Three out of four cooperatives have completed planting and we expect the fourth to be fully planted by August 2019.
|Continue to be open and transparent with all our stakeholders||
Continue to assess our progress on an on-going basis and will report on our progress and future plans via existing annual reporting mechanisms.
Work with Earthworm Foundation to agree most effective KPIs.
Publish a progress update via our website and the Earthworm Foundation website every six months when we publish our supplier data.
We report on our progress and future plans via our Annual Report, our Annual Communication on Progress to the RSPO, our website and the Earthworm Foundation website.
Following publication of our Palm Oil Promise 2020 Action Plan in October 2018, we have published updates in June 2019 and December 2019.
|Interim goal: we will move from annual updates to six monthly reports.||Achieved|
|Provide ongoing progress updates on our various programmes.||Put in place the resources to plan and execute more frequent updates.||Rhythm of updates now established for both external and internal communication.||Ongoing|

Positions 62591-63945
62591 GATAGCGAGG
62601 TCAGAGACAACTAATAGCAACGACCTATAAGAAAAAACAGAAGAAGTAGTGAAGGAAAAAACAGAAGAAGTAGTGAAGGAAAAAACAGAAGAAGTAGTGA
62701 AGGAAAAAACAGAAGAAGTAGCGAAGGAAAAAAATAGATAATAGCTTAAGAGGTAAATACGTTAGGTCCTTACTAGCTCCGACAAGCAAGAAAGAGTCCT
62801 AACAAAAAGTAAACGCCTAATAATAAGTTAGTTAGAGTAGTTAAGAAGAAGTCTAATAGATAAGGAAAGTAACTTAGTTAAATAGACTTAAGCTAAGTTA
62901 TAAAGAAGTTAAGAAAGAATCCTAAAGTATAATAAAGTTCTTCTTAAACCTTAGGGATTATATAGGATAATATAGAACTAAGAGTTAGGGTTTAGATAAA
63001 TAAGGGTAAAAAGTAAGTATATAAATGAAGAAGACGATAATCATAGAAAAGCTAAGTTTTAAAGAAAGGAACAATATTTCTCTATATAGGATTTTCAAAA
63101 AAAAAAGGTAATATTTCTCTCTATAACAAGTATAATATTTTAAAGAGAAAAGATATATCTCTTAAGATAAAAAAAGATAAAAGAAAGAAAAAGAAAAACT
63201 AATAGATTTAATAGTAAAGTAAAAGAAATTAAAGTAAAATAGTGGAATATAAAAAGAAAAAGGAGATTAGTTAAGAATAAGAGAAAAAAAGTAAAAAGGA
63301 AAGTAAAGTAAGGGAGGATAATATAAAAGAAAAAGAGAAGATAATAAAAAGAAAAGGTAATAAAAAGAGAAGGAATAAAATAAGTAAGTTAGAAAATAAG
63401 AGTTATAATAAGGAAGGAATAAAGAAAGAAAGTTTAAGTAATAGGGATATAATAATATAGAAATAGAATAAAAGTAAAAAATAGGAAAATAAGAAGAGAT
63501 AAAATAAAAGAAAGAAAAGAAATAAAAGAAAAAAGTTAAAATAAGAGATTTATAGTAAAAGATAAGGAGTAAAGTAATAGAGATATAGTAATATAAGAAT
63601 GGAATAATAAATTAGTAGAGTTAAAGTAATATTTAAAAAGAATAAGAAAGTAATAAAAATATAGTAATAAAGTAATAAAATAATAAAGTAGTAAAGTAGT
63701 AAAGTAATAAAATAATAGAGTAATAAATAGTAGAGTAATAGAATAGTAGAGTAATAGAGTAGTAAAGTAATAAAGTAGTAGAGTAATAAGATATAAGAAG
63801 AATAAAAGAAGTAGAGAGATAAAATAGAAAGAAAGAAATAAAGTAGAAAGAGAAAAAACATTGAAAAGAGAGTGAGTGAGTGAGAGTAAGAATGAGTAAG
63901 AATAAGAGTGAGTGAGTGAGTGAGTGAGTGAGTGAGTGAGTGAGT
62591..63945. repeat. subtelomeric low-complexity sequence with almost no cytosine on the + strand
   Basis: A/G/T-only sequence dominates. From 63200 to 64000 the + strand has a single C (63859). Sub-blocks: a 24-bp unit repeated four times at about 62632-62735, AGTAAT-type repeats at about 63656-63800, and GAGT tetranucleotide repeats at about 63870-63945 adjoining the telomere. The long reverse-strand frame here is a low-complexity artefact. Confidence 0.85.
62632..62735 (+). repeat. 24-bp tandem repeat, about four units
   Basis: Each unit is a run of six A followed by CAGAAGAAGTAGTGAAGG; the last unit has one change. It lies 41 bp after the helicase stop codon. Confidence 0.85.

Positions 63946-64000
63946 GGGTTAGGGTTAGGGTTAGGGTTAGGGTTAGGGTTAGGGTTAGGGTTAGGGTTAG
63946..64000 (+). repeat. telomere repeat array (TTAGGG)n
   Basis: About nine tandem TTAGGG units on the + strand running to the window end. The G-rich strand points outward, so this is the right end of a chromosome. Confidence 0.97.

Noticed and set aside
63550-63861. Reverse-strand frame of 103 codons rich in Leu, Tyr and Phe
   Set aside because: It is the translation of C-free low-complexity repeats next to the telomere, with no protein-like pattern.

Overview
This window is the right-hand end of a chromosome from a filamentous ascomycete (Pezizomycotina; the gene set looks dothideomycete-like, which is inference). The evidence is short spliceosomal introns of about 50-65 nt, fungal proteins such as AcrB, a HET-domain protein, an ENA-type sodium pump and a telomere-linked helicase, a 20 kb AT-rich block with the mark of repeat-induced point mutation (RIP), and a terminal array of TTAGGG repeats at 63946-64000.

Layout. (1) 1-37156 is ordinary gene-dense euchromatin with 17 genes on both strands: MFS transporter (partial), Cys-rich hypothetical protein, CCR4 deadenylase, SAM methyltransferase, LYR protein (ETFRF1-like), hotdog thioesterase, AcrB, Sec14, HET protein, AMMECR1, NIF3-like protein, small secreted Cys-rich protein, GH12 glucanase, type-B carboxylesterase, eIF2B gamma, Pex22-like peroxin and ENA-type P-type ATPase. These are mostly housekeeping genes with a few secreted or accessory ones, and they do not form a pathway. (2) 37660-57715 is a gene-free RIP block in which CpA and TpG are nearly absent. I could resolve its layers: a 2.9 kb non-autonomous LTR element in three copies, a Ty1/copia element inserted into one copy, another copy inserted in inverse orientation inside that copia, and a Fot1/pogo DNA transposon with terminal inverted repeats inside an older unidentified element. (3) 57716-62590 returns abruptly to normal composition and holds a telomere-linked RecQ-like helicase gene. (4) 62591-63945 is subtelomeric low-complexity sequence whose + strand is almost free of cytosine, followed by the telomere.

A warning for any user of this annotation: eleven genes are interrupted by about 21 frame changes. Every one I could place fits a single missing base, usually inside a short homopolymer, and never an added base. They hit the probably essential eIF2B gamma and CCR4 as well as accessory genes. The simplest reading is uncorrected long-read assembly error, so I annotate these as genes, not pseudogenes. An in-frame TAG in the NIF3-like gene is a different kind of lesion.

Health and safety
We regard health & safety as a fundamental business responsibility and the Group’s health & safety performance and its regulatory compliance are scrutinised at all meetings of the Group’s Executive Leadership Team and the Board.
Our business spans diverse geographies with differing levels of regulation and we are committed to delivering globally consistent and excellent standards of health & safety in respect of all of our employees, contractors and visitors. To that end, our operations meet local rules and regulations but also comply with our robust Group-wide standards, which invariably exceed local law. We employ a team of health & safety specialists to develop, monitor and implement best practices and we empower and encourage our employees to identify and report hazards or near misses.
We have made further progress towards achieving international safety certification for all our sites around the World. All but one of our manufacturing sites are now accredited to the internationally recognised Occupational Health & Safety Management System OHSAS18001 and all sites are presently working towards the new best practise safety standard – ISO 45001.